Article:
In 1971 Indiana created ten color screenprints for his "Confederacy" portfolio, each reproducing one of Indiana’s paintings from each year of the 1960s. They bear the same titles as the corresponding paintings. The painting selected from 1965 was The Confederacy: Mississippi. Each print shares the same format: two concentric circles, inside of which is text that reads, "Just as in the anatomy of man every nation must have its hind parts," a quote from the artist. Inside the smaller circle is a map with the state whose name is across the bottom of the print. Each state and city represented on the prints were chosen by Indiana to spotlight racial violence occurring there. Mississippi has a map of Mississippi with a star marking the location of Philadelphia,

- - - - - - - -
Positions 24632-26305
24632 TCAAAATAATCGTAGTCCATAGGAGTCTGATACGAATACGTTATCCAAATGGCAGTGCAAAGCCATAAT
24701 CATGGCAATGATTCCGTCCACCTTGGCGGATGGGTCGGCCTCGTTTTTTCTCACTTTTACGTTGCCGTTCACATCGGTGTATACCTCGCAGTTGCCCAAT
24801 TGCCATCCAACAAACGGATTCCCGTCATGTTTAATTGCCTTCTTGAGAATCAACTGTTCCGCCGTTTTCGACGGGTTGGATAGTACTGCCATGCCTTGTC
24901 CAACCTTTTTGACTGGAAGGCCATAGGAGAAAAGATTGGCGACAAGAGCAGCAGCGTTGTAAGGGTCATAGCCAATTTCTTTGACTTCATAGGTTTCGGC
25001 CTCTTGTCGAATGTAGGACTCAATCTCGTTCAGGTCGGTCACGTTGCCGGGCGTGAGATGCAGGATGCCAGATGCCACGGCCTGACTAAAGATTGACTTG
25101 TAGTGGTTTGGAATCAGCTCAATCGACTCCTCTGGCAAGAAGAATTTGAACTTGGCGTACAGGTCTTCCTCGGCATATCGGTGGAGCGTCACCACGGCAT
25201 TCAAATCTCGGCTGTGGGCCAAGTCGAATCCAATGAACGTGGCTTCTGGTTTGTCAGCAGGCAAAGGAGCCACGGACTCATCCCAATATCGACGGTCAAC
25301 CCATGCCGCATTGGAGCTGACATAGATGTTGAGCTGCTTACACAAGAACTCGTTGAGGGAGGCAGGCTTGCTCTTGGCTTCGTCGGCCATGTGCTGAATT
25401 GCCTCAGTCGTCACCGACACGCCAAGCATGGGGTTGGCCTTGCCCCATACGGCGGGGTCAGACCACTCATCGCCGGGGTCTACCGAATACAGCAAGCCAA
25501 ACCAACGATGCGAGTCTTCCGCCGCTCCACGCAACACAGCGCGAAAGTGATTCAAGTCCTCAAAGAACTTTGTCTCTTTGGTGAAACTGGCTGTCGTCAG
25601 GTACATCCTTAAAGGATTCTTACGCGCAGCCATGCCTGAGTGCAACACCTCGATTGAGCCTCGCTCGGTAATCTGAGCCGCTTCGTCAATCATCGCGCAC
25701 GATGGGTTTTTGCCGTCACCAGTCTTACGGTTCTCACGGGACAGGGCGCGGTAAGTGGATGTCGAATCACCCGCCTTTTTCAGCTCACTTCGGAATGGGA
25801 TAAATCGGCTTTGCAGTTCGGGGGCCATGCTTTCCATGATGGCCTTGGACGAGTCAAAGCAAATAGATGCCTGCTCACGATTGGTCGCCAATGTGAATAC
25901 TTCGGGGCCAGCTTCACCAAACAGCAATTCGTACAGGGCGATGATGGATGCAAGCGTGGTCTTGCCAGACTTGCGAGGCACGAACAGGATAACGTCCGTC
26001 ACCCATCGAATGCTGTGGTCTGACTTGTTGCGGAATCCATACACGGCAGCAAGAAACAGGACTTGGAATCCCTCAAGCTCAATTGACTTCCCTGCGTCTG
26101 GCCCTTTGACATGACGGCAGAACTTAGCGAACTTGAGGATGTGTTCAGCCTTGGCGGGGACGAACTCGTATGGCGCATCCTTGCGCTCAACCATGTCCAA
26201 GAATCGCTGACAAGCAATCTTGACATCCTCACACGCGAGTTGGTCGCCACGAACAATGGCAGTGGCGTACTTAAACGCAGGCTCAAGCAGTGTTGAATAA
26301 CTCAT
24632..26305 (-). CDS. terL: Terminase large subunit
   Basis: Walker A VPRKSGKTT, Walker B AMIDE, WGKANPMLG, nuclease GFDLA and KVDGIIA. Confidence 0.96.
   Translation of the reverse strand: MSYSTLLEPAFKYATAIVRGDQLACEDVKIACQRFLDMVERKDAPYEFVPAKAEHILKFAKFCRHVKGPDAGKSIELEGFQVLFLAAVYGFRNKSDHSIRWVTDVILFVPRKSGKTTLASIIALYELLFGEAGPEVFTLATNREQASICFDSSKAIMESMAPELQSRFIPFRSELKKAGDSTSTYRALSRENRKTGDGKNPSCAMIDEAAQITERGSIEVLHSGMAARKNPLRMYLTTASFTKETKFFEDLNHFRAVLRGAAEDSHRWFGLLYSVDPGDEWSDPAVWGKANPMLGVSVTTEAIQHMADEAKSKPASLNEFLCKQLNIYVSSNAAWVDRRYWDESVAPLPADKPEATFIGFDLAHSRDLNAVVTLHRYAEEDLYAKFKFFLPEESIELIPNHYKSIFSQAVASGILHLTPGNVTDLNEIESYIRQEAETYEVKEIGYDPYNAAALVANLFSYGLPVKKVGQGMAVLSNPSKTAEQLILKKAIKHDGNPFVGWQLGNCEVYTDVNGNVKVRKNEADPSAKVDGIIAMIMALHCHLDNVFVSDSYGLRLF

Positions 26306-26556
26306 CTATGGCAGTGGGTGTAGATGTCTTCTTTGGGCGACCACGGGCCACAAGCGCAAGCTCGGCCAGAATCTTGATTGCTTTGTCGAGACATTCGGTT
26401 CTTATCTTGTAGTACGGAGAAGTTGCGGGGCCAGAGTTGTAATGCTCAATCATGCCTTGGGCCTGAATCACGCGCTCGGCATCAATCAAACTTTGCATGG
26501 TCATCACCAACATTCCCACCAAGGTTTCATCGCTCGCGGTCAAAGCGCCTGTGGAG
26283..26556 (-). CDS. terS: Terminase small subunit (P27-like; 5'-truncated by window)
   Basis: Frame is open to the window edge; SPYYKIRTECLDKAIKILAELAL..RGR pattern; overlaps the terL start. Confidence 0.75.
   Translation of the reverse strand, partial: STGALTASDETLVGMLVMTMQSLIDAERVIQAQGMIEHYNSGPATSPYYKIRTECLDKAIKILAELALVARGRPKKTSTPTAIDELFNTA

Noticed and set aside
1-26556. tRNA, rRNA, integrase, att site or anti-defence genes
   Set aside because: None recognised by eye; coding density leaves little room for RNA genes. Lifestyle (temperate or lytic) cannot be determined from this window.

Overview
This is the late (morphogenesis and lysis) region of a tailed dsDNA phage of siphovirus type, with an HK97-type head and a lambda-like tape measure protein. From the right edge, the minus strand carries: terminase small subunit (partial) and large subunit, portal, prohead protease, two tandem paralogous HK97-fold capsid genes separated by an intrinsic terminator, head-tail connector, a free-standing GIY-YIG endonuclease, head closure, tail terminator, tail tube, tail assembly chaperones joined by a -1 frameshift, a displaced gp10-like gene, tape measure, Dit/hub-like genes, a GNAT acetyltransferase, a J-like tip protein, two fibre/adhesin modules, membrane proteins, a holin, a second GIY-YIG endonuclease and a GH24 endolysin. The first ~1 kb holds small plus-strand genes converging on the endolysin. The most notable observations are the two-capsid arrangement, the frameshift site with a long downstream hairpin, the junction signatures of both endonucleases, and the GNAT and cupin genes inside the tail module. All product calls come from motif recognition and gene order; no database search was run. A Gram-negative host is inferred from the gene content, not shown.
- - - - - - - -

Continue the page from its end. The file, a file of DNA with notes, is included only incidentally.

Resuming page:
The artist's inspiration for Mississippi was the 1964 murders of Andrew Goodman, Michael "Mickey" Schwerner, and James Chaney, also known as the Freedom Summer murders, the Mississippi civil rights workers' murders or the Mississippi Burning murders during the Civil Rights Movement. The victims were associated with the Council of Federated Organizations (COFO) and its member organization the Congress of Racial Equality (CORE). They had been working with the Freedom Summer campaign by attempting to register African Americans in Mississippi to vote.